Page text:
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Dyslexia- What it Is and What it’s Not

By: Learning Consultant Heather Blome

November 17, 2021

Learning to read comes easily to most kids, especially those who are exposed to language-rich and literacy-filled environments throughout the infant, toddler and preschool stages of life. When children begin to apply early literacy skills learned in those first years upon entering school, such as singing the alphabet song, identifying letter symbols, hearing and saying letter sounds, and rhyming, the skills come together quite nicely. However, for some 20 percent of children who struggle to learn to read due to Dyslexia, which is a reading disorder with deficits in phonological processing, learning to read can be difficult, laborious, and cause feelings of insecurity. There is a great deal of research about what dyslexia is, but there is also a lot of false information about it too. Here are some key features of dyslexia and what it is not. 

According to Susan Barton, the founder of Bright Solutions for Dyslexia, here are some key components of dyslexia: 


- Runs in families

- Is a problem with language

- Affects reading, spelling, and writing 

- Is an inability to decode words, despite adequate exposure to phonics 

- Causes trouble with recognizing common sight words in text

- Symptoms include problems with pre-reading concepts such as rhyming, matching sounds, blending words, and isolating phonemes

- Occurs in varying degrees of severity: mild, moderate, severe

- Affects children who are able to easily learn and grasp concepts in other areas, such as math or science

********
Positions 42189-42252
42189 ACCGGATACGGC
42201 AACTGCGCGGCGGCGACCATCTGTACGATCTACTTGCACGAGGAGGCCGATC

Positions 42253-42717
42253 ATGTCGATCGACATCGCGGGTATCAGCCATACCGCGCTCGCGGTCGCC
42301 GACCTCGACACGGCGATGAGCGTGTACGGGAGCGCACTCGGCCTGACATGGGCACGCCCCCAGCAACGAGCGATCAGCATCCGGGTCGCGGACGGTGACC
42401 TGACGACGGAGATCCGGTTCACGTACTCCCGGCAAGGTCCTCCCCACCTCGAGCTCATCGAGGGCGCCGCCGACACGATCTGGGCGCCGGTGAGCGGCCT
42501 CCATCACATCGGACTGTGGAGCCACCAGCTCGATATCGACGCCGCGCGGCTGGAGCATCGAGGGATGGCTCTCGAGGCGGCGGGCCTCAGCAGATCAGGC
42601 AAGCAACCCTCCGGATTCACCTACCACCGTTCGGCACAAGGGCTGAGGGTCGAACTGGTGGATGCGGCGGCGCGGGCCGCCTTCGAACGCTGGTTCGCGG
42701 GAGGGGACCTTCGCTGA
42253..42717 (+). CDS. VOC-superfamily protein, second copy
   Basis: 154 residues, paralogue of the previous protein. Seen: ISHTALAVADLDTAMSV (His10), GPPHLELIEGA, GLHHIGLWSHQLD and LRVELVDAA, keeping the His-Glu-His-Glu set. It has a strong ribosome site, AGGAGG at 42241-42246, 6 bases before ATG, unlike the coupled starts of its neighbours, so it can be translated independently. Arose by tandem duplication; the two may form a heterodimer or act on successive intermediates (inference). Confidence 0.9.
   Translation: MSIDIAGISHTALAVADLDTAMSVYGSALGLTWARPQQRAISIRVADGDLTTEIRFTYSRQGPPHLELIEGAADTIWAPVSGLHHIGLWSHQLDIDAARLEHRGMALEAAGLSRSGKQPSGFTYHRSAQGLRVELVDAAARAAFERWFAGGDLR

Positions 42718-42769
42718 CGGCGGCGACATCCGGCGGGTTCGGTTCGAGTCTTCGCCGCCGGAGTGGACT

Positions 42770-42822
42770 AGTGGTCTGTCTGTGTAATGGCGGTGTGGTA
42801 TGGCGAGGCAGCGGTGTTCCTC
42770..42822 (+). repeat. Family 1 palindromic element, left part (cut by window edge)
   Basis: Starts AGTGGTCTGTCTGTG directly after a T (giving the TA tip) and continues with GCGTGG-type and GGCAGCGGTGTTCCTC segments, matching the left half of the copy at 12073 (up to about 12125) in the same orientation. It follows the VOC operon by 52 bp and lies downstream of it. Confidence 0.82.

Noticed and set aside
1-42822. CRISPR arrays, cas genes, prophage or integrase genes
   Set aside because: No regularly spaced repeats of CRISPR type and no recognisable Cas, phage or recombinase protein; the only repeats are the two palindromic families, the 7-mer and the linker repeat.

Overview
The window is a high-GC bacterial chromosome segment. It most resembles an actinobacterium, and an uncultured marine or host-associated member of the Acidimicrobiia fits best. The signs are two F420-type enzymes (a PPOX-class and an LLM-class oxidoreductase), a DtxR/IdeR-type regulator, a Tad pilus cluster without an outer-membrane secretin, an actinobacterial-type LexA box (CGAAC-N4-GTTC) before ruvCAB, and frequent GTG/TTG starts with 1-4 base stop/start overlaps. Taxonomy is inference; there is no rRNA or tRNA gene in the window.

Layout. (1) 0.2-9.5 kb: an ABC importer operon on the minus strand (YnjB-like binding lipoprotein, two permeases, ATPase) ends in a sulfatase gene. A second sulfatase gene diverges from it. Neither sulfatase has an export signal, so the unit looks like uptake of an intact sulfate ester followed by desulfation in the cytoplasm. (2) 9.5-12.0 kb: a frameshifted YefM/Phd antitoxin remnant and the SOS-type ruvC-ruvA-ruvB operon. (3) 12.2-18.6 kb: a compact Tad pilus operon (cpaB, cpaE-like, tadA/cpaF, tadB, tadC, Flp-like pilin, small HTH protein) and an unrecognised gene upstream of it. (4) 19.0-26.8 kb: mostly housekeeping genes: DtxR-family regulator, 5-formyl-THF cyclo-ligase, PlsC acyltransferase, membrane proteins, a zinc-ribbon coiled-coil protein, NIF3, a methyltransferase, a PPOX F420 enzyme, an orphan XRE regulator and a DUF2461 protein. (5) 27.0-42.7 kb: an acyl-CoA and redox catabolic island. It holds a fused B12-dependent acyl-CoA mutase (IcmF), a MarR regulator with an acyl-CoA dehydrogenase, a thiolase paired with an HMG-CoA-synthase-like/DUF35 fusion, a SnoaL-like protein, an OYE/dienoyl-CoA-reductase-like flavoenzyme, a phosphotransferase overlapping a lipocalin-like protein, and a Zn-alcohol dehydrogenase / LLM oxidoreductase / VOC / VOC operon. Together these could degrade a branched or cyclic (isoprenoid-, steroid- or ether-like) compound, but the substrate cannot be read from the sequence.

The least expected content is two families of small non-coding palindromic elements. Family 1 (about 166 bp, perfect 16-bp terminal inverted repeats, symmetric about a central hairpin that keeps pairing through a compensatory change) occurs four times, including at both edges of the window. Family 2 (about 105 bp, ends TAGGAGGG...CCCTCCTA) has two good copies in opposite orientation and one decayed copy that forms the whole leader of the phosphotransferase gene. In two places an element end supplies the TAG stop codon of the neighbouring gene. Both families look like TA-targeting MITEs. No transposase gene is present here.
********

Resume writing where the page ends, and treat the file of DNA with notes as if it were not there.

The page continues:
- Affects math reasoning and solving word problems

- Can cause emotional stress to children who internalize and perceive it as being their fault or feel like they aren’t smart 

- Can be comorbid with ADHD and other learning disorders

Dyslexia is NOT...

- A vision problem

- Just a child reversing letters or numbers in their writing 

- A problem with intellectual ability 

- Due to laziness

How to help...

- Talk to your child’s teacher(s)

- Ask about the child’s pattern or educational strengths and weaknesses, paying particular attention to reading, writing, and spelling

- Talk to an expert

- Reading specialist, learning consultant, speech and language pathologist, or an educational evaluator

- Ask about additional testing 

- Seek out additional resources who offer different types of support, such as professionals who have been trained in systematic reading instruction (SPIRE, Barton, Orton-Gillingham, etc.)

- Talk to your child, and provide reassurance that there is hope and it’s not their fault


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